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Newton Hall : Archaeological Excavation

I tried as best I could to get video of Mark Adams giving details of what they had found in their excavation, and some video of Stan & John Boydell explaining the layout and uses of the various buildings; Please remember these clips are not edited at all, i have about 2 hrs of different clips from different days that i managed to visit the site, and I hope that when it’s all put together, I will end up with a little fly on the wall type documentary of the…

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The Lake – Poem by J H Lane

I. FULL sixty years ago, a pretty vale (Now hidden neath the waters of the lake) Extended, in a winding course, from where The railway arches span the road and brook, To Castle Hill, and thence, diverging, ran Eastwards to Golborne Dale, and westwards joined The little sylvan valley of the Dene. Adown each vale a rippling streamlet flowed, Which, at the hill commingling, journeyed on Twixt flowery banks, and murmured past the spot Where now the strong embankment separates The winding lake and willow-shaded brook, Until it reached the…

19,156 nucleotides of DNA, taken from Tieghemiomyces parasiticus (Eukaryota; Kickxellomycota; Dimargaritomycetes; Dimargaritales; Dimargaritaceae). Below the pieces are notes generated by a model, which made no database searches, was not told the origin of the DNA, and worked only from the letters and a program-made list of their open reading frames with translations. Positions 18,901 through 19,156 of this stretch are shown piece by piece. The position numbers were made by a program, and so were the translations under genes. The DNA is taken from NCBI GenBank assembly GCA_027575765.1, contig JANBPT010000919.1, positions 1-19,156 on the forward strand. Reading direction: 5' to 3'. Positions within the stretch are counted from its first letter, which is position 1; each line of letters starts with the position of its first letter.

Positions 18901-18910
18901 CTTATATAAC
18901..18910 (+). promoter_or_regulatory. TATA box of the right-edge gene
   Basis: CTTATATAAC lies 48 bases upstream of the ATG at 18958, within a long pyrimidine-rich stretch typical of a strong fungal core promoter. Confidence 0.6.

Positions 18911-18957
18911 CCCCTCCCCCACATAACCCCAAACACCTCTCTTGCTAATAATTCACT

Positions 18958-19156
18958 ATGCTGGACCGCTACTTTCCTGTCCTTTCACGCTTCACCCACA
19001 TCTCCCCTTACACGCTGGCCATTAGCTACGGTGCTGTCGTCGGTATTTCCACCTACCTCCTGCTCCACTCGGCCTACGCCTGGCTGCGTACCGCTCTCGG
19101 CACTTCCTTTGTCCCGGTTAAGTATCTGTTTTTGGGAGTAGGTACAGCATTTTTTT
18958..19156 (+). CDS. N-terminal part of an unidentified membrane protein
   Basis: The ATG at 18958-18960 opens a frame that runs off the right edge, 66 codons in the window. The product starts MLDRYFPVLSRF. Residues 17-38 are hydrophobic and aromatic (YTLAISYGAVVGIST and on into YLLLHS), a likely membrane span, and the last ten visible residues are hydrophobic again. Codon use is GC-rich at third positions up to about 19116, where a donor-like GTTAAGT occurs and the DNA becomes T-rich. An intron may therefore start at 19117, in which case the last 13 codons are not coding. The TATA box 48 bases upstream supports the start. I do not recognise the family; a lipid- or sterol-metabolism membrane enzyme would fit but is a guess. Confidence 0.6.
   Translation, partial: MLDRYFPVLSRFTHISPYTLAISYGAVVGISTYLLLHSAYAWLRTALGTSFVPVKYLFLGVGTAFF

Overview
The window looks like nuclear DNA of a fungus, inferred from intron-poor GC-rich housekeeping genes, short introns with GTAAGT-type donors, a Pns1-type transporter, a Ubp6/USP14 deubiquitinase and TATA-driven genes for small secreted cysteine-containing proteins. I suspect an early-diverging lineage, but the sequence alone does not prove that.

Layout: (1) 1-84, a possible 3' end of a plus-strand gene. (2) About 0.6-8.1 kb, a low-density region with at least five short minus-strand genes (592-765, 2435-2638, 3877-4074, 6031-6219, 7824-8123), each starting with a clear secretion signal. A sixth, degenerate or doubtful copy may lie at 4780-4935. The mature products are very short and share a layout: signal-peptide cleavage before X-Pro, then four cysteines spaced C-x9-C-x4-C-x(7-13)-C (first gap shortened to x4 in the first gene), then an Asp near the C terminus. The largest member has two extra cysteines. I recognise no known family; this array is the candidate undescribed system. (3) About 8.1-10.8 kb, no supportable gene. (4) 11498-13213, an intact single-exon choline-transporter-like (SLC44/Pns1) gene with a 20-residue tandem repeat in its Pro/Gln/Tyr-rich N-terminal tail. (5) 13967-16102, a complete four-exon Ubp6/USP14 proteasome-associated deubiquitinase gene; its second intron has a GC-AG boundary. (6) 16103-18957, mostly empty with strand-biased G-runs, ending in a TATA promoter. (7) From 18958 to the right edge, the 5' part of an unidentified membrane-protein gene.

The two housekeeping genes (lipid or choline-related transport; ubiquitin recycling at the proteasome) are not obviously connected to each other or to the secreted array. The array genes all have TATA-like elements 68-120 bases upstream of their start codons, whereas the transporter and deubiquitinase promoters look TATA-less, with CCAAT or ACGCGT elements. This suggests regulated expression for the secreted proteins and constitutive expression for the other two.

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St Peter’s Mission & All Saints Church, Crow Lane

To the Members of the Church of England dwelling at the Earlestown end of the Parish of St. Peter, Newton-in-Makerfield. DEAR FRIENDS, For your benefit we propose to hold. during the coming Winter and Spring, in the large room of the Mill Residence in Fairclough Street, to be entered from the Mill Yard by a new staircase 1. Divine Service every SUNDAY EVENING at 6-30; and also every THURSDAY EVENING at 8 o’clock, for which Prayer Books and Hymn Books will be supplied. 2. Sunday School every SUNDAY AFTERNOON from…